Introduction: The History of Voter ID Laws and the Story of Crawford v. Marion County Election Board
Election Law Stories (Douglas & Mazo, eds. 2016)
5 Pages Posted: 11 Mar 2016
Date Written: March 4, 2016
Voter ID has become one of the biggest hot-button issues in American politics. Everyone accepts that this issue is a major battleground. Yet where did the idea even come from? This chapter tells that story. (This submission contains only the introduction to the chapter. The full chapter is published in the book Election Law Stories).
The backstory of the Supreme Court’s 2008 decision in Crawford v. Marion County Election Board, which upheld Indiana’s voter ID law, requires a deep dive into national and Indiana politics. It is the tale of Kit Bond, a U.S. Senator from Missouri, who was deeply concerned about the election results in his state in 2000 and claimed that Republican John Ashcroft lost his U.S. Senate election race only because of voting by dead people and dogs. In response, Bond slipped a voter ID measure into the federal Help America Vote Act of 2002. This proved to be the initial catalyst for states like Indiana to go even further with their own stricter photo ID requirements. It is the story of aspiring Indiana Republican politicians who regained control of the Governor’s mansion and both legislative houses and sought to enact a voting law that could help their side in future elections. It contains important figures such as Indiana Representative Bill Crawford, the longest-serving black state lawmaker in U.S. history, who stood up for Democrats and African-Americans to protest a law he believed would lead to disenfranchisement in the same way that poll taxes and literacy tests once did more explicitly. And it recounts the litigation path of this important case, culminating in the Supreme Court’s fractured decision upholding the law, which reverberated throughout the country as more and more states began passing voter ID requirements. This chapter tells that story through interviews with the key players in the debate and litigation, research into the history of the national and Indiana voter ID provisions, and detailed analysis of the opinions in Crawford.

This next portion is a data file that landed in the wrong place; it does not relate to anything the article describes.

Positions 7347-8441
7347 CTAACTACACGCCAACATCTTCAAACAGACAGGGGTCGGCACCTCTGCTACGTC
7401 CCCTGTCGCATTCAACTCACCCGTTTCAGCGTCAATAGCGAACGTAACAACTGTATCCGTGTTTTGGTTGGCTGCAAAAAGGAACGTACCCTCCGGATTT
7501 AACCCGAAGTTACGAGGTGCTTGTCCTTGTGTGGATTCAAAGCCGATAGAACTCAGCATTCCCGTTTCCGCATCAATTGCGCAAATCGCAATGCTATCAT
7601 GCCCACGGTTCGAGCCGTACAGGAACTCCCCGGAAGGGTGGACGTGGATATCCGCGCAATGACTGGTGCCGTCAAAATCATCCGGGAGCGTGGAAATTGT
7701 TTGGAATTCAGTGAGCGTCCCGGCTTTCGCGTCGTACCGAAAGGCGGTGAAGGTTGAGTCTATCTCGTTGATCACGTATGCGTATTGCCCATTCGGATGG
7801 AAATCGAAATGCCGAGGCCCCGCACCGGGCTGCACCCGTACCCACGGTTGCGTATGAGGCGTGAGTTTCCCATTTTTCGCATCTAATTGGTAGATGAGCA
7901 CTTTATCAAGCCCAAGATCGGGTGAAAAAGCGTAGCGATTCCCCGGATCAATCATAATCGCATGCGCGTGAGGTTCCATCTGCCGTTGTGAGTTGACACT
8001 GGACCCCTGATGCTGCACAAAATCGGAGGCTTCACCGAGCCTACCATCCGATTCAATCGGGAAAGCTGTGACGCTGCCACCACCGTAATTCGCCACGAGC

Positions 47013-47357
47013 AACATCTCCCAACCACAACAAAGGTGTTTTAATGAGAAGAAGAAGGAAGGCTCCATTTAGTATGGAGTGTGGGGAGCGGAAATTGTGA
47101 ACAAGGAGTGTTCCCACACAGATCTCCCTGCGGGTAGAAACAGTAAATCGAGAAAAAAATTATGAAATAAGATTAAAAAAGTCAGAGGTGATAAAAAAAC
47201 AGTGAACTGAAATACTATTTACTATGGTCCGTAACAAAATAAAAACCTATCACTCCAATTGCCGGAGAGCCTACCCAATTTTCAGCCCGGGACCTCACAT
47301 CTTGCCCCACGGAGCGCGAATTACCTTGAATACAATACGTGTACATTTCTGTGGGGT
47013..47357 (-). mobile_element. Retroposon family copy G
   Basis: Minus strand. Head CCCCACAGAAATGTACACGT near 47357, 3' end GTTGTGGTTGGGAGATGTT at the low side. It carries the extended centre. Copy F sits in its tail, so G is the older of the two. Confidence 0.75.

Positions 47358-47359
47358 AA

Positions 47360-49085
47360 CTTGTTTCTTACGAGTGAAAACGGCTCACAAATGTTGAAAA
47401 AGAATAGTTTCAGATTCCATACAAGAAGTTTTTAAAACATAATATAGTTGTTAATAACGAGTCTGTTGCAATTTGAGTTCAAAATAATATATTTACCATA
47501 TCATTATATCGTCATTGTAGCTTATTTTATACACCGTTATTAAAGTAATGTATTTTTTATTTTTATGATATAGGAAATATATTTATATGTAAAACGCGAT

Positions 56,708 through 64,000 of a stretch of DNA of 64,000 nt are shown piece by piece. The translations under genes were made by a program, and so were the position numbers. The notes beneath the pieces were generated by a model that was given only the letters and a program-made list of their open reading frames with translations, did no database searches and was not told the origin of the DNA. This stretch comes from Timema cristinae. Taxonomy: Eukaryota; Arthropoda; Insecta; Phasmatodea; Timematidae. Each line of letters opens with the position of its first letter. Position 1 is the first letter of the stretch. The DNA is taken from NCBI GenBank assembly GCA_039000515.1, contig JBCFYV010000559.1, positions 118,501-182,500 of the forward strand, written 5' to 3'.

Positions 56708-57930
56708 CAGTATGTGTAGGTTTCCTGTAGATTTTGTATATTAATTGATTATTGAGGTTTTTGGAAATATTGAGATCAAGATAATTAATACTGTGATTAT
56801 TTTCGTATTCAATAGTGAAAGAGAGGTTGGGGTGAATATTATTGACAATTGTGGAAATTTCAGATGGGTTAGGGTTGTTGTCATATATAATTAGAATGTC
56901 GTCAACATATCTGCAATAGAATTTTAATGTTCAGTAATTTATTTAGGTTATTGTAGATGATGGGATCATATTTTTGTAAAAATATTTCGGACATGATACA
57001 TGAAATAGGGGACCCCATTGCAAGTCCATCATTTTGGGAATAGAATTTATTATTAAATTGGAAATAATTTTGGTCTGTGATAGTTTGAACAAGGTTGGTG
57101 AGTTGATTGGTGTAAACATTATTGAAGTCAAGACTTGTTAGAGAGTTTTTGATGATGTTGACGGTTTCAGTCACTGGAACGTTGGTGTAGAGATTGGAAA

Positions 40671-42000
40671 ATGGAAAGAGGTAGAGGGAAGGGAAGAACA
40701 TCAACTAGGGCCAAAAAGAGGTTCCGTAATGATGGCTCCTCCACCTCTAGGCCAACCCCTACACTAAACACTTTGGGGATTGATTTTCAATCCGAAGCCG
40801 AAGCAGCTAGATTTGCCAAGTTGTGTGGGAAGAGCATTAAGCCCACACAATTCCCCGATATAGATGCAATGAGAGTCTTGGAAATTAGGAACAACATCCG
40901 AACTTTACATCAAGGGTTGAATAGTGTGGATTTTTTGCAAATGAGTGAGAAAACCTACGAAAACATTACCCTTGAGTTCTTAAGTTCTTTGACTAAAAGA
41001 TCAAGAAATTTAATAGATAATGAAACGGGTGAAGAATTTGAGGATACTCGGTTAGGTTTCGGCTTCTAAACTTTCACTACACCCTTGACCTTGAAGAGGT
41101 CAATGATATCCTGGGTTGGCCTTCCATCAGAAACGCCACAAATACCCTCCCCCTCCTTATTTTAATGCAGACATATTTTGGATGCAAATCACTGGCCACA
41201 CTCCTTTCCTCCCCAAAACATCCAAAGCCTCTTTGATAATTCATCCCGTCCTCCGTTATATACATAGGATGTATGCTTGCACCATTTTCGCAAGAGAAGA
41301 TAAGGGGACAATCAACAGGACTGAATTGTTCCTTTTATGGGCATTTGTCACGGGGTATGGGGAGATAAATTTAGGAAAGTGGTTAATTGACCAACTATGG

Keywords: voter ID, election law, voting rights, photo ID, Crawford, Help America Vote Act
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